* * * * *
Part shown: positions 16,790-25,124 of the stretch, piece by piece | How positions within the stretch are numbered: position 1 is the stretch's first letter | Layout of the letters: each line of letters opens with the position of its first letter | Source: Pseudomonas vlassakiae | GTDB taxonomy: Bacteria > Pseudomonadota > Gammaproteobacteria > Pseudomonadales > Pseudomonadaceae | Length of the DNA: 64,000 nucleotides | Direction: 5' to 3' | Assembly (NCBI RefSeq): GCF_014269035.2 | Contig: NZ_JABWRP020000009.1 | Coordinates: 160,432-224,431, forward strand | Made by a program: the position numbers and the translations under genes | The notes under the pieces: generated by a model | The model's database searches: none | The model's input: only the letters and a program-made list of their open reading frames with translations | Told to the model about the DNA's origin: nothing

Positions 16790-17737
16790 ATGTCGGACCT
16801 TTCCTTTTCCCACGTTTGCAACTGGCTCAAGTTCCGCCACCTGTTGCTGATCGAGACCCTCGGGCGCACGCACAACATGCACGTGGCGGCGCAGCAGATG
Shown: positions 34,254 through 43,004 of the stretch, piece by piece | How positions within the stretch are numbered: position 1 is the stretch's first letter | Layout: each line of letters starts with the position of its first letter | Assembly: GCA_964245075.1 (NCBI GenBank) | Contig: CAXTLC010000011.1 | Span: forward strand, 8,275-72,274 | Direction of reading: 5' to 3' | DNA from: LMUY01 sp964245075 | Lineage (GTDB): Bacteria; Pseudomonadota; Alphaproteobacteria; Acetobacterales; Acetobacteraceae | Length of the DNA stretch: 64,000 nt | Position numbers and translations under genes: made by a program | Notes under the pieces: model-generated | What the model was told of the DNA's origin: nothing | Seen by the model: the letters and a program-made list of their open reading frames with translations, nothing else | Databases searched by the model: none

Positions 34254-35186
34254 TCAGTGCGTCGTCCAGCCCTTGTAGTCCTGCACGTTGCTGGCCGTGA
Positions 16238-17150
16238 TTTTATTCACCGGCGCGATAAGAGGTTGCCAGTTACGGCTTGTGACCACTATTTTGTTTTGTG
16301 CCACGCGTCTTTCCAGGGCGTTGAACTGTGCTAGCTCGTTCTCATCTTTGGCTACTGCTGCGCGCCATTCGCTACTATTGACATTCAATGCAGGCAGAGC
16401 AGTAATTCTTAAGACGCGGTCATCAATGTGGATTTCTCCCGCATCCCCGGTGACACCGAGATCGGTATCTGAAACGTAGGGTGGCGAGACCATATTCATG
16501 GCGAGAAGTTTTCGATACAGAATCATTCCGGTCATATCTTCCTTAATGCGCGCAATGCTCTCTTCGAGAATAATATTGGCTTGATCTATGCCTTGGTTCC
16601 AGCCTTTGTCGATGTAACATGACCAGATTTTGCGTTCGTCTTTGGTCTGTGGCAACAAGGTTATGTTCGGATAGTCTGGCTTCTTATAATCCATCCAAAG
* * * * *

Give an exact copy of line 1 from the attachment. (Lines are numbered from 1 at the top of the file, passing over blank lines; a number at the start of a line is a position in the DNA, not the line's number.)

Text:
Part shown: positions 16,790-25,124 of the stretch, piece by piece | How positions within the stretch are numbered: position 1 is the stretch's first letter | Layout of the letters: each line of letters opens with the position of its first letter | Source: Pseudomonas vlassakiae | GTDB taxonomy: Bacteria > Pseudomonadota > Gammaproteobacteria > Pseudomonadales > Pseudomonadaceae | Length of the DNA: 64,000 nucleotides | Direction: 5' to 3' | Assembly (NCBI RefSeq): GCF_014269035.2 | Contig: NZ_JABWRP020000009.1 | Coordinates: 160,432-224,431, forward strand | Made by a program: the position numbers and the translations under genes | The notes under the pieces: generated by a model | The model's database searches: none | The model's input: only the letters and a program-made list of their open reading frames with translations | Told to the model about the DNA's origin: nothing